In many regards, natural rate theory has become a religious doctrine within the economics profession. When predictions of the natural rate turn out wrong (as they repeatedly have), proponents just assert that the natural rate has changed. That has led to the most recent incarnation of the theory in which the natural rate is basically the trend rate of unemployment [Staiger, Stock and Watson 2001]. Whatever trend is observed is natural – case closed.

Not only have contrary theoretical arguments been disregarded, so too have empirical arguments. Thus, it has been widely established that monetary policy and anticipations of future monetary policy affect economic activity, contrary to natural rate theory [Mishkin 1982]. Yet despite this, natural rate theory continues to be the dominant theory of contemporary macroeconomics as evidenced by its place in textbooks.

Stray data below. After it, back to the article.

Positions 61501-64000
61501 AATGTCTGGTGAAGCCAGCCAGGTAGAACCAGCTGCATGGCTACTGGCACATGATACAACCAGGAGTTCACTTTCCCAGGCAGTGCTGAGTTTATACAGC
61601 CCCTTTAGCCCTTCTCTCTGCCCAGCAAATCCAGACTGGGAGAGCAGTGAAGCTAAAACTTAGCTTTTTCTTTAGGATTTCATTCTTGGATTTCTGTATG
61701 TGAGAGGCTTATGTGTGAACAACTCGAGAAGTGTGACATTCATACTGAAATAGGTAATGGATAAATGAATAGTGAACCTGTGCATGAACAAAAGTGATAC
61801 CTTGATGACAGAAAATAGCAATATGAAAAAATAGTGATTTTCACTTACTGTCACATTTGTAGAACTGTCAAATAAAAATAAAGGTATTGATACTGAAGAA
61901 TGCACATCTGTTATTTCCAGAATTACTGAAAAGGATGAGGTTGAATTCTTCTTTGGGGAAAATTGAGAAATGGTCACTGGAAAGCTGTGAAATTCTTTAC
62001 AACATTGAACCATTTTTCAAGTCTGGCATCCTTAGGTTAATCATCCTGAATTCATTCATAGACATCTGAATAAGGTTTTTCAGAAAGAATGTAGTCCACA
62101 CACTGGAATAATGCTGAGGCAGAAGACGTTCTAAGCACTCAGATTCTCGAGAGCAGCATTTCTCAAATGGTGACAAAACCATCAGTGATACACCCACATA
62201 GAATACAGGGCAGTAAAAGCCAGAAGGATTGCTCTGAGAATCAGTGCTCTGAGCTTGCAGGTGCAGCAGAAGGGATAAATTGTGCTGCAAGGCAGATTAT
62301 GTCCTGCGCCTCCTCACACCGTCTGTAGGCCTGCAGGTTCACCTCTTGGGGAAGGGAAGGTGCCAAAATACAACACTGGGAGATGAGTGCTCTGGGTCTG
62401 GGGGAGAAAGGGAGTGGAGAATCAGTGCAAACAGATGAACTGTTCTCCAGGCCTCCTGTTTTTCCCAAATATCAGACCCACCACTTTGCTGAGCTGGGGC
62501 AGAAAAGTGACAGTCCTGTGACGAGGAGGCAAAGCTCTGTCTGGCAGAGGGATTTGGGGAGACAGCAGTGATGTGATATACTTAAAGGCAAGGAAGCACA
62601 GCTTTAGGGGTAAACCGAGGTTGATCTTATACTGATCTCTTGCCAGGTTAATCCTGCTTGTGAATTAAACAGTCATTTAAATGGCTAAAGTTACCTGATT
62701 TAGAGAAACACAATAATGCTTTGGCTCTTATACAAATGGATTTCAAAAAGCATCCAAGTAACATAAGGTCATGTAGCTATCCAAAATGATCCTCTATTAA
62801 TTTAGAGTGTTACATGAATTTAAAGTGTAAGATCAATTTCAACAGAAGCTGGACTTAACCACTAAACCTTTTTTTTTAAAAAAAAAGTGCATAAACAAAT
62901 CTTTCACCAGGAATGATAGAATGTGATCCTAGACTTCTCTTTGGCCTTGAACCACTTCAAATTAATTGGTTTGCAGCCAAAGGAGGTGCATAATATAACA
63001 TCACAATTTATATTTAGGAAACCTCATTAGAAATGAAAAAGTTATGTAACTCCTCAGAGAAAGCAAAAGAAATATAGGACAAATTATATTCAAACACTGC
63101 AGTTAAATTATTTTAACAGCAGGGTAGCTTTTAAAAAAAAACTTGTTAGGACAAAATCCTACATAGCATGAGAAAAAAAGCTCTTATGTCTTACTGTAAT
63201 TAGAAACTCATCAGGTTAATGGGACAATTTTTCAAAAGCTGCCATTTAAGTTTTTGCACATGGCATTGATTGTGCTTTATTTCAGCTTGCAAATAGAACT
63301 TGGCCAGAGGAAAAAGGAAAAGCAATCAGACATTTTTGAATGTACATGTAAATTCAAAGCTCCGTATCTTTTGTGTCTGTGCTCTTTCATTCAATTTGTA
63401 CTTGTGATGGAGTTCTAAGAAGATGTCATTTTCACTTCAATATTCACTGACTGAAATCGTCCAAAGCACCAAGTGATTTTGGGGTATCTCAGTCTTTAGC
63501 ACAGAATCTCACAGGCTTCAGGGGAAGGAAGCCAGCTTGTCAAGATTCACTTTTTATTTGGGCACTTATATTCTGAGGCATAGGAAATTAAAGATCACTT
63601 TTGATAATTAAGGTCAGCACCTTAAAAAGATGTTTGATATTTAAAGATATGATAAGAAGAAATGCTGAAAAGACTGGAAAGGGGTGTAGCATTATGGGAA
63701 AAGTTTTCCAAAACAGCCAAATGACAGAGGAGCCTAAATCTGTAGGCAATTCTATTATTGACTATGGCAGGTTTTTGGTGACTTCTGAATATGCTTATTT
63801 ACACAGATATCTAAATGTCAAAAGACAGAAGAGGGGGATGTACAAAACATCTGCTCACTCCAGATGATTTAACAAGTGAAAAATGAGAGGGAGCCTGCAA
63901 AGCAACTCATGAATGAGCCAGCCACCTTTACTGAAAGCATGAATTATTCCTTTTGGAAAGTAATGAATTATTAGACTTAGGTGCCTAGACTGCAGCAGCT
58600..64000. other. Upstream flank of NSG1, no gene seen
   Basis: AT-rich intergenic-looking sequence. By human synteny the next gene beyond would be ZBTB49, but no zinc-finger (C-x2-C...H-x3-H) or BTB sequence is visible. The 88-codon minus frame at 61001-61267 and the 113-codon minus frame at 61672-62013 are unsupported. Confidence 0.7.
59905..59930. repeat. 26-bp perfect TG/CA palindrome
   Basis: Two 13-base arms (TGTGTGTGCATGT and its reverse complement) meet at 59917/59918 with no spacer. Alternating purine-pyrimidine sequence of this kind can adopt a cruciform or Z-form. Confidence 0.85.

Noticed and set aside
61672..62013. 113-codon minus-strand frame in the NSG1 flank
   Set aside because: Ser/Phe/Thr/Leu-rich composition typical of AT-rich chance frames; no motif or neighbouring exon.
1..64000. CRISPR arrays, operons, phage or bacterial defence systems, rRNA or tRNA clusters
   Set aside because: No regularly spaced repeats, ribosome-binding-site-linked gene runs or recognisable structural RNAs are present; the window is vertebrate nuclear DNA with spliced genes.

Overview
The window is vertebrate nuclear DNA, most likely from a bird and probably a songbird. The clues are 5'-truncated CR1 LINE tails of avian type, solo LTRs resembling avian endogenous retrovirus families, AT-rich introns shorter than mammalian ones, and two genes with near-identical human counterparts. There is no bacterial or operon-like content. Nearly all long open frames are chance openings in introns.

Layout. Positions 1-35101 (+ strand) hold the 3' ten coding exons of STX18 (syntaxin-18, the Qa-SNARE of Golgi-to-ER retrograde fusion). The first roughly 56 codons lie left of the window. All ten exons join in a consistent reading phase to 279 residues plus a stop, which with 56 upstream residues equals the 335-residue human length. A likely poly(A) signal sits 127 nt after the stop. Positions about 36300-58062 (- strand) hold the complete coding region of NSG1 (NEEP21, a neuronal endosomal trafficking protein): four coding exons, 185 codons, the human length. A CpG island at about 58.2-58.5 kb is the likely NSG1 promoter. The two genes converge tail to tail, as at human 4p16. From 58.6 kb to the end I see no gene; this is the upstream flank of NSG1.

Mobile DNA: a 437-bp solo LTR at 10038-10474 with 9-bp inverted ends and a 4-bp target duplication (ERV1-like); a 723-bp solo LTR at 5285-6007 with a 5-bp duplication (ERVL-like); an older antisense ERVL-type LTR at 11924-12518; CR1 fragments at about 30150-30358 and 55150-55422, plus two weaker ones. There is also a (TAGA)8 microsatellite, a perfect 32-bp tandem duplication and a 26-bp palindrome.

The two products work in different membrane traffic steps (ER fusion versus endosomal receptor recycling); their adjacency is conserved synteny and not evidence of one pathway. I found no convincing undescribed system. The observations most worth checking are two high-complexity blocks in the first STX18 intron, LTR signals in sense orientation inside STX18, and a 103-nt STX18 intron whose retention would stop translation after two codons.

Another sensible route of inquiry would be to examine the theory’s assumptions for plausibility and reasonableness. However, Friedman’s (1953b) early work on economic methodology blocks this route by asserting that realism and plausibility of assumptions have no place in economics. With most economists blindly accepting this position, the result is a church in which entry is conditional on accepting particular assumptions about the working of markets.